Influenced by the 1970s feminist movement, Allison’s raw, frequently brutal work explores themes of class, sexuality, and abuse. In an interview while she was Zale Writer in Residence at Tulane University, Allison stated, “If you're trying to be safe, you got no business writing. If you're trying to control what happens, you really don't have a whole lot of chance. The only thing you can control is to create as full a portrait as possible. Then you can make people seem human.”
Allison is the author of the poetry collection The Women Who Hate Me: Poems 1980–1990 (1991). Her story collection Trash (1988) won two Lambda Literary Awards and the American Library Association’s Prize for Lesbian and Gay Writing. Her best-selling novel Bastard Out of Carolina (1992) was a finalist for the National Book Award and has been translated into more than a dozen languages, as well as made into a feature film. Her novel Cavedweller (1998) was a New York Times Notable Book of the Year. She is also the author of the essay collection Skin: Talking about Sex, Class & Literature (1994) and the memoir Two or Three Things I Know for Sure (1995). Her work is featured in many anthologies, including The Writer’s Notebook: Craft Essays from Tin House (2009). She is the subject of Conversations with Dorothy Allison (2012), by Mae Miller Claxton, and the short documentary film Two or Three Things but Nothing for Sure (1998), by filmmakers Tina DiFeliciantonio and Jane Wagner. Her additional honors include the Robert Penn Warren Award for Fiction.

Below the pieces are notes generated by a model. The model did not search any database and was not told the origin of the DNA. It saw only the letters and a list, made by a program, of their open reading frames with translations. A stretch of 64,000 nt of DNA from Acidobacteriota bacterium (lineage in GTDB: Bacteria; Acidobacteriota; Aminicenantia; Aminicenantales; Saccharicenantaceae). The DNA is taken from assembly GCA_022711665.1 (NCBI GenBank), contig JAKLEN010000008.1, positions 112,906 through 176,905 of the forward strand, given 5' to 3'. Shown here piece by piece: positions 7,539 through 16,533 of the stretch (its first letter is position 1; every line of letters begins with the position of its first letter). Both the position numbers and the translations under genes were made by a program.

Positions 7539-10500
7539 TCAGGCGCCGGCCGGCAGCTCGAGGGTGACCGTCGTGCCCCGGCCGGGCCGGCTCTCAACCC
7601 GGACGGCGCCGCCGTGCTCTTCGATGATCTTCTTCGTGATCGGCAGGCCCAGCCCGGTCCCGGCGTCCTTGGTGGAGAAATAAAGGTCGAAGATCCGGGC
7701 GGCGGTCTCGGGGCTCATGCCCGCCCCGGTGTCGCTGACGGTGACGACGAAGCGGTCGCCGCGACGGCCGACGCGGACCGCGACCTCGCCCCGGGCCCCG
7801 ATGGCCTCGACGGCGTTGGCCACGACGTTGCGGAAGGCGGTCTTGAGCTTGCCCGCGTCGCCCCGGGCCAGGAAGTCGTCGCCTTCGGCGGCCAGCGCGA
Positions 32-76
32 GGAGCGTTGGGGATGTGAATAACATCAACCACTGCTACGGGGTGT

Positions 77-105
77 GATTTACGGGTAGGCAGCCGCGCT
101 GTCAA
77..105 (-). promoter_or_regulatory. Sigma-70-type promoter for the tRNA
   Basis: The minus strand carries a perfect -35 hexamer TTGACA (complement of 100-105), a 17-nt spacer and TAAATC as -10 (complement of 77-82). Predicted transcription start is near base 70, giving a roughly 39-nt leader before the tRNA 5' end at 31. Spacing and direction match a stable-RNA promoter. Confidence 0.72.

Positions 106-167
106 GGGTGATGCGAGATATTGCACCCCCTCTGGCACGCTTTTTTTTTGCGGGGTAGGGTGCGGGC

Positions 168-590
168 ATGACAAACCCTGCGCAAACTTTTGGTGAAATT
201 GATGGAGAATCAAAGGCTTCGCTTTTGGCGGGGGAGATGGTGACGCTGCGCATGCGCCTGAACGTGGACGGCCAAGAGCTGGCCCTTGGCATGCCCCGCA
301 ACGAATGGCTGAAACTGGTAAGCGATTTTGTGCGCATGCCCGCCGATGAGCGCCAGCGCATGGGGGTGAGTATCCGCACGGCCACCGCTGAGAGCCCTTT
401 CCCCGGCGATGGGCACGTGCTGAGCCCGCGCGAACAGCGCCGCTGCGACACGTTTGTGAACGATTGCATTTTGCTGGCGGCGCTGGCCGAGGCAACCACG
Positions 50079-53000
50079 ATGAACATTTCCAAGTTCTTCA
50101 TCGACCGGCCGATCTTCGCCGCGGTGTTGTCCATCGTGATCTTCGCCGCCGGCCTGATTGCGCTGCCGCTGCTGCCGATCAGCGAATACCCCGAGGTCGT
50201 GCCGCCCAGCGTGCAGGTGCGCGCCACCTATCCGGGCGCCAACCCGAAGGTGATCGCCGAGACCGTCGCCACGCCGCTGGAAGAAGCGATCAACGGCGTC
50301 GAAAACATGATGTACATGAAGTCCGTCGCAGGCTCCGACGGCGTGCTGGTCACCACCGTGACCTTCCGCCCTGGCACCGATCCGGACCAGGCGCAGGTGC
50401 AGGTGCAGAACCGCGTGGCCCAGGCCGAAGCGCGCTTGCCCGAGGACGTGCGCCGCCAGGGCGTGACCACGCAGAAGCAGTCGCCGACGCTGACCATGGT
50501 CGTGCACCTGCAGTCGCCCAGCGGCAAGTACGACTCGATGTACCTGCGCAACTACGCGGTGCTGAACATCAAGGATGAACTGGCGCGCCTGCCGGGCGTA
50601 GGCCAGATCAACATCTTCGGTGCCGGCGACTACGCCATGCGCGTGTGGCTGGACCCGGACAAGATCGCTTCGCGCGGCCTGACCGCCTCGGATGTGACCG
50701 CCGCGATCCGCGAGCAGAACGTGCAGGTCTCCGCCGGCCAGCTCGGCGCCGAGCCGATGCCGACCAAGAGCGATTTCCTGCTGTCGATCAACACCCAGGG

Allison has been a contributing editor for the literary journal Tin House and has served on the boards of the Fellowship of Southern Writers, PEN International, and Feminists for Academic Freedom. She has taught at Davidson College, Emory University, and Columbia College. She lives in northern California with her family.